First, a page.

• Only 15% are viable, of this only 400 survive to fertilize egg
    • Vas deferens (plural = vas deferentia) (also ductus deferens)
    • storage area for sperm
    • tube which carries the sperm to the ejaculatory duct and the urethra
    • Smooth muscle contractions propel the sperm into the vas deferens
  • 10.
    • Penis
    • spongy, erectile tissue containing distensible blood spaces
    • becomes erect during sexual arousal due to an increase in arterial blood flow to the penis caused by parasympathetic nerves
    • flaccid if not sexually aroused
  • 11. P3: List the functions of the seminal fluid
    • Semen ( seminal fluid)
    • thick, whitish fluid
    • contains sperm and fluids from the seminal vesicles, the prostate and Cowper’s gland.
    • is used for nutrition , motility , neutralization, and lubrication
    • Seminal Vesicles :
    • lie at base of bladder
    • secrete a thick, clear fluid containing fructose (energy), prostaglandins (chemical signal in female to trigger rhythmic contractions of smooth muscle in female – facilitates movement of sperm towards egg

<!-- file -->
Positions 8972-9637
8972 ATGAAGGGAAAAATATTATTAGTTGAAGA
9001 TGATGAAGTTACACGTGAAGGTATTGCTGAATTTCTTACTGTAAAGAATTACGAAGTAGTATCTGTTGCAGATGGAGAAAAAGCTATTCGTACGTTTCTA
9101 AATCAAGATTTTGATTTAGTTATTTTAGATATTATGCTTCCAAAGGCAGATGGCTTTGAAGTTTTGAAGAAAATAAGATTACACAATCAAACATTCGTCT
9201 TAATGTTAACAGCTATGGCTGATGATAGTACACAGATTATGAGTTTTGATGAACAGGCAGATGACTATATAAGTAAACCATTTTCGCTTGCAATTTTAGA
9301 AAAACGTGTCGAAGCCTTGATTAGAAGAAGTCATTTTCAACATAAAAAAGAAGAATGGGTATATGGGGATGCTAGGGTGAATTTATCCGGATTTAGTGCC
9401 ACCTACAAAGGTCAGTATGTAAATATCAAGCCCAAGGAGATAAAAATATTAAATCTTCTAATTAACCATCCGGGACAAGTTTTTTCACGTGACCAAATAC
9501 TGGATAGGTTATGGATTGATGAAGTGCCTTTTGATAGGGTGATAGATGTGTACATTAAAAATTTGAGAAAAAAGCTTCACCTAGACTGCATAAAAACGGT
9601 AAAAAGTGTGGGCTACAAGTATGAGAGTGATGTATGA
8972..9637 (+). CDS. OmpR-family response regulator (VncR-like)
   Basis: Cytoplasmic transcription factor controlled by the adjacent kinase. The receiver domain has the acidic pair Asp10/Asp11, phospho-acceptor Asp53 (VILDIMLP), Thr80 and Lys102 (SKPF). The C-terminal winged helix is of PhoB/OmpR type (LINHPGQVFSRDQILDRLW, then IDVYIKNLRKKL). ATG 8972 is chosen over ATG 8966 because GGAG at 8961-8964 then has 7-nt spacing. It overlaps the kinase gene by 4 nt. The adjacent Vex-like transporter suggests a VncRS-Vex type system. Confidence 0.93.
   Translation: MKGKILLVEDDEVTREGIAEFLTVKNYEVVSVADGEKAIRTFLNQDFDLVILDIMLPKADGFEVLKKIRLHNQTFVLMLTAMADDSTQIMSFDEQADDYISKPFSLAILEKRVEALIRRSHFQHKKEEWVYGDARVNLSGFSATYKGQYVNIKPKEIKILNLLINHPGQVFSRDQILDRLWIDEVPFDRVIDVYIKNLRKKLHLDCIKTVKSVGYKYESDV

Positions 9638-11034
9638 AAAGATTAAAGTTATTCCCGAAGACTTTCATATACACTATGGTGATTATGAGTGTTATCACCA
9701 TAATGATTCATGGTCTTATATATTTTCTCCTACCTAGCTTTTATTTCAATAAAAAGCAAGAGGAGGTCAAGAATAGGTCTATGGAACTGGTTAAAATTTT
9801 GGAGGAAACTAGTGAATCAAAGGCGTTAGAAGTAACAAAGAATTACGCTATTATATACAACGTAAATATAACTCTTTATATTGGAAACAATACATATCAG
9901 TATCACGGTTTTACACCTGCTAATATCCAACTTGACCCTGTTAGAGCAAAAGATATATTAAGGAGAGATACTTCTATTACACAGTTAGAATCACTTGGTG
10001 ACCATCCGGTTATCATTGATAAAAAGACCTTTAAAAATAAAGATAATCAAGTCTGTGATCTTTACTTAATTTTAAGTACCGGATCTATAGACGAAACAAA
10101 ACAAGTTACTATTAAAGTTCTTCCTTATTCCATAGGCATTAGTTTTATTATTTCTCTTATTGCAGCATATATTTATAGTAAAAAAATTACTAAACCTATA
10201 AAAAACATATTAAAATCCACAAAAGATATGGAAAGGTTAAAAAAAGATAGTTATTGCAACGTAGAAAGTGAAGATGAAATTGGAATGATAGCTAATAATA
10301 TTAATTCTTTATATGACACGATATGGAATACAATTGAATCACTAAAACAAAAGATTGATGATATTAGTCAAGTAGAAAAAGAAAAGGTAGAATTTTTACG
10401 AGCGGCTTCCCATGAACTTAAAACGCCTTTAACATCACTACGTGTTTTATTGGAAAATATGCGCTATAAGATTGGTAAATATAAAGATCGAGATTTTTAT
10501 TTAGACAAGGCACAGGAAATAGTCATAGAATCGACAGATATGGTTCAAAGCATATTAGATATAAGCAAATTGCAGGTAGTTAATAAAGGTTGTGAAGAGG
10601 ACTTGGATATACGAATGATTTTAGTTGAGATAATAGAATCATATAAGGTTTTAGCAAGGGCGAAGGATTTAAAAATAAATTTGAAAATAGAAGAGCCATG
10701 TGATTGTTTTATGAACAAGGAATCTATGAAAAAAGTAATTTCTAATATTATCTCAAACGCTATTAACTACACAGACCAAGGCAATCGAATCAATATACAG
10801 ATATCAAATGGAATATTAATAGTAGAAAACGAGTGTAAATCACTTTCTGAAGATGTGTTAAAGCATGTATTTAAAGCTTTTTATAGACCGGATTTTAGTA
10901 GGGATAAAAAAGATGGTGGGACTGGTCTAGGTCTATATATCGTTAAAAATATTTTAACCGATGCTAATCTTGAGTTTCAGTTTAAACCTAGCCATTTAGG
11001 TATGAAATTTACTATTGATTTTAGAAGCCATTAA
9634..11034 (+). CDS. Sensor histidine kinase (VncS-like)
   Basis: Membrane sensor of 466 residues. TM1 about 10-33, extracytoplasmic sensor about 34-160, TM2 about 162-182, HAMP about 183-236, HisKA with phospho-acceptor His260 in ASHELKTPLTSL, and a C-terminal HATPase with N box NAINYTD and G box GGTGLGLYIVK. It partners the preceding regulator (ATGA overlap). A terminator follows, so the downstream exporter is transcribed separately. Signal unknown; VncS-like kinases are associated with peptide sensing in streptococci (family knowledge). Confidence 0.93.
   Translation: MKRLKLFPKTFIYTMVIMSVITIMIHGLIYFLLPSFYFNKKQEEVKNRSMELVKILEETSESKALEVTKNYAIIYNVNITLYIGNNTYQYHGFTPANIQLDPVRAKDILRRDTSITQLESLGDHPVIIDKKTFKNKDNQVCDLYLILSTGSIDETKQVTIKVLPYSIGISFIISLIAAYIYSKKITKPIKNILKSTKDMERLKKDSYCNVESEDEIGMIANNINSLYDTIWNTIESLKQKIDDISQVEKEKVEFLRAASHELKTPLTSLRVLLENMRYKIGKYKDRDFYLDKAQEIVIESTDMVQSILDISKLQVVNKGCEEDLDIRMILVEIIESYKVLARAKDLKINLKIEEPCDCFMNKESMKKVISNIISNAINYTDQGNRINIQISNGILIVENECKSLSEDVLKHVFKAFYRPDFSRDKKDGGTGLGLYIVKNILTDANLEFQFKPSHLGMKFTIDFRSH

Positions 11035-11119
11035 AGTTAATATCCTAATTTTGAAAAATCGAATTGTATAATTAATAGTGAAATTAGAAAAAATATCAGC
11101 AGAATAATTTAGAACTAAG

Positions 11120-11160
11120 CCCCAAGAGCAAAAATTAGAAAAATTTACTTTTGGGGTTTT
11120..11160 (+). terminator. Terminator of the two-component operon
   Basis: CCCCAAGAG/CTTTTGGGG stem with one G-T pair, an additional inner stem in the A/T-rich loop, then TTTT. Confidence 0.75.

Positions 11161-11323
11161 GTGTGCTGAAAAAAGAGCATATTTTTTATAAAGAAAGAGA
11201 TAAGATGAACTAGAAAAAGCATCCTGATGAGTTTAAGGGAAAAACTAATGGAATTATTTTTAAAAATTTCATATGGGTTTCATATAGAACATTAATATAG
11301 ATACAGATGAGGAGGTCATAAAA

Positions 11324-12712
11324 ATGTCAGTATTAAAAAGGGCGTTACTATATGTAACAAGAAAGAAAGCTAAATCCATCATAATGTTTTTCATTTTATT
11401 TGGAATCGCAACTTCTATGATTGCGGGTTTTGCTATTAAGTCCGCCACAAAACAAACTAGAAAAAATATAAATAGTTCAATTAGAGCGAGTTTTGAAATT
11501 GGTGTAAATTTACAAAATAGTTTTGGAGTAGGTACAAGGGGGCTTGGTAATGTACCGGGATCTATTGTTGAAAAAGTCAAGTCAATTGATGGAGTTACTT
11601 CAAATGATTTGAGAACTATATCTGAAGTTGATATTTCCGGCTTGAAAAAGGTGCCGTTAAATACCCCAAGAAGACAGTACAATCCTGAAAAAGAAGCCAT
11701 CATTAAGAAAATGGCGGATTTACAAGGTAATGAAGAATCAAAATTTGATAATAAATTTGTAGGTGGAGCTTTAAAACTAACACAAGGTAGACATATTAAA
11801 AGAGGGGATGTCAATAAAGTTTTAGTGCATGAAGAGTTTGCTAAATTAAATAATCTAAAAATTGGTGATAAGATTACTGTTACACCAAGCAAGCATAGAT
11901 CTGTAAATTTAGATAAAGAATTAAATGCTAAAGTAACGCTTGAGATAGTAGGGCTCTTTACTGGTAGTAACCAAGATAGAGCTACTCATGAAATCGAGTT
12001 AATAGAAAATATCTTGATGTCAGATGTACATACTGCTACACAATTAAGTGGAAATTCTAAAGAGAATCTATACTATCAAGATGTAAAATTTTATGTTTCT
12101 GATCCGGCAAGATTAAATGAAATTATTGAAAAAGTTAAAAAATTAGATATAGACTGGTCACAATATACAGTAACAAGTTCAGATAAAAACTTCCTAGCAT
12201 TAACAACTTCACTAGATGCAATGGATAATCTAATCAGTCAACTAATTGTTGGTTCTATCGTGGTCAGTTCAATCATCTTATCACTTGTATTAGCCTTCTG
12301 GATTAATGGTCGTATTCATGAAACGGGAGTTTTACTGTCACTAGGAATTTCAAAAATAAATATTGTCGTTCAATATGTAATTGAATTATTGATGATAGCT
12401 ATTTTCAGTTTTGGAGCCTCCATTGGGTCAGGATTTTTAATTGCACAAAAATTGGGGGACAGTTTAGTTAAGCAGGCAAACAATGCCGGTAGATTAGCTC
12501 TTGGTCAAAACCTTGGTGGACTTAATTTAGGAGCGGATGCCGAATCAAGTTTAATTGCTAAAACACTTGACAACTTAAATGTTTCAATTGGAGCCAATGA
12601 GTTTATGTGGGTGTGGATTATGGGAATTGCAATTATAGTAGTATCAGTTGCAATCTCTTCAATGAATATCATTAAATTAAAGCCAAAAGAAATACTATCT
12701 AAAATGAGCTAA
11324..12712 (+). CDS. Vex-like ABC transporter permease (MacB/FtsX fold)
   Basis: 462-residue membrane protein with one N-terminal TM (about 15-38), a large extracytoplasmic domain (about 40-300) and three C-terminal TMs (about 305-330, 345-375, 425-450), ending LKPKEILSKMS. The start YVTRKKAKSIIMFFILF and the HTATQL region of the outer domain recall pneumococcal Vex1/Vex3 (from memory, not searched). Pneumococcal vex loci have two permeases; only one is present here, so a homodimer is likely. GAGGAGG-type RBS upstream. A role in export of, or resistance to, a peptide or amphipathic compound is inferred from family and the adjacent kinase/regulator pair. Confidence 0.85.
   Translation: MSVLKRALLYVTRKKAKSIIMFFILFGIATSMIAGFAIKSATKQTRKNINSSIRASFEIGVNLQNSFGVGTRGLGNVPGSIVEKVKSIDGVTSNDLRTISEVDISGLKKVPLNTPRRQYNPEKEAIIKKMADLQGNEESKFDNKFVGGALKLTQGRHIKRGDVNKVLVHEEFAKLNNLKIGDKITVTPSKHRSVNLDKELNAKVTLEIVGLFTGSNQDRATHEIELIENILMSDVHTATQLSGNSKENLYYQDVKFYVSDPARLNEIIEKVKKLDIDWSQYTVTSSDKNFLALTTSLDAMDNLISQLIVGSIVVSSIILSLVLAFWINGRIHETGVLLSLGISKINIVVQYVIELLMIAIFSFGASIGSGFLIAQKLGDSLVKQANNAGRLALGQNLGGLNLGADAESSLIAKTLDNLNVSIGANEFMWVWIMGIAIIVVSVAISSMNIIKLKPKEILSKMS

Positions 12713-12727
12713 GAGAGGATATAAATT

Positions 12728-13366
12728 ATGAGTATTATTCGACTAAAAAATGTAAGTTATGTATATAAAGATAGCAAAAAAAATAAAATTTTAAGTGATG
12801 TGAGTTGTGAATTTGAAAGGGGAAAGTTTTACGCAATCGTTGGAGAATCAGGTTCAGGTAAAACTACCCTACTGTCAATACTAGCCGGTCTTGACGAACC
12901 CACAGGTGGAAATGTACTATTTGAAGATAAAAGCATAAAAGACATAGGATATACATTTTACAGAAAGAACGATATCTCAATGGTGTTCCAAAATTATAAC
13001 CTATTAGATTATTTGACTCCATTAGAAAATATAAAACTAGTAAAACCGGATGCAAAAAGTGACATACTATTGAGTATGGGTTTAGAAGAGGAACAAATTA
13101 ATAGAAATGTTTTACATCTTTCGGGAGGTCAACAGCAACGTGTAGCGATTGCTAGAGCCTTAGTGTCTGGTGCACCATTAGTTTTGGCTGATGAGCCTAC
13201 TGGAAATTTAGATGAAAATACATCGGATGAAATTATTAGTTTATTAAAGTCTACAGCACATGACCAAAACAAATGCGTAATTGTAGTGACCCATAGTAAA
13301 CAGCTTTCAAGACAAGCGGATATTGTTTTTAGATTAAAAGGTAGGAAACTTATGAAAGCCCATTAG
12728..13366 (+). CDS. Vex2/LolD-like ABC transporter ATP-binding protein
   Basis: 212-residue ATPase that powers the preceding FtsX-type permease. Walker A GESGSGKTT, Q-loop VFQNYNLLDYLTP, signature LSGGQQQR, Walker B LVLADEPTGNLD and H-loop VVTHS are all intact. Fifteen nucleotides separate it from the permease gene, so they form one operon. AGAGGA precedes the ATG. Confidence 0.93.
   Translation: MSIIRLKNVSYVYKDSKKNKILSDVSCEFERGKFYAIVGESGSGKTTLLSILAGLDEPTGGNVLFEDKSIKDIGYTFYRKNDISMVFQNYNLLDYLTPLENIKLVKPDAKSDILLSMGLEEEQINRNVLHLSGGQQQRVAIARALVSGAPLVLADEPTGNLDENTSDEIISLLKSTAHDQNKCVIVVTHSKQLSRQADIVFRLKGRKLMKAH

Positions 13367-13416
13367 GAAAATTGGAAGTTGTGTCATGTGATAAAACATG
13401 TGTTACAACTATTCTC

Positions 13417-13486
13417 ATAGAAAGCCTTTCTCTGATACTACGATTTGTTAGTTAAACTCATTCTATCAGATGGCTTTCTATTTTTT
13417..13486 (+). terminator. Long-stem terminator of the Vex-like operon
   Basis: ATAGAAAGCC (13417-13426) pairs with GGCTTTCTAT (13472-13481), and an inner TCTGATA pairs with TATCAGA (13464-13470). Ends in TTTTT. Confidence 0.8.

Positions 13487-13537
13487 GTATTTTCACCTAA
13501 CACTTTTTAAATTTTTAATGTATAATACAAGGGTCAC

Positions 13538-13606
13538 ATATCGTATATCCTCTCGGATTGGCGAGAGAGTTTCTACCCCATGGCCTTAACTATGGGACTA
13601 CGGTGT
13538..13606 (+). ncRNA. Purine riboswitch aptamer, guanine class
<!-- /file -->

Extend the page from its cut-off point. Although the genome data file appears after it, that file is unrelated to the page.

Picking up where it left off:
• Prostate gland
    • Secretes a milky alkaline buffer that protects the sperm from the acidic environment of the vagina.
    • Helps activate sperm, helps with motility
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  • 14.
    • Cowper’s gland (bulbourethral glands)
    • secrete mucous secretes mucus rich fluids prior to ejaculation, thought to neutralize any remaining acidic urine in the urethra. Also contains some sperm before ejaculation – reason for high failure rate of withdrawl method of birth control.
    • May also help to lubricate the urethra
    • Urethra
    • Double purpose tube (semen&urine) but NEVER at same time
    • Semen is expelled out of the urethra by rhythmic smooth muscle contractions = male orgasm
  • 15.
    • Sperm
    • Several hundred million released per ejaculate
    • fewer than one hundred even get close to the ovule
    • Only ONE will fertilize the egg (if any!)
  • 16. P4: Identify the tail, midpiece, head and acrosome of a mature sperm and state their functions.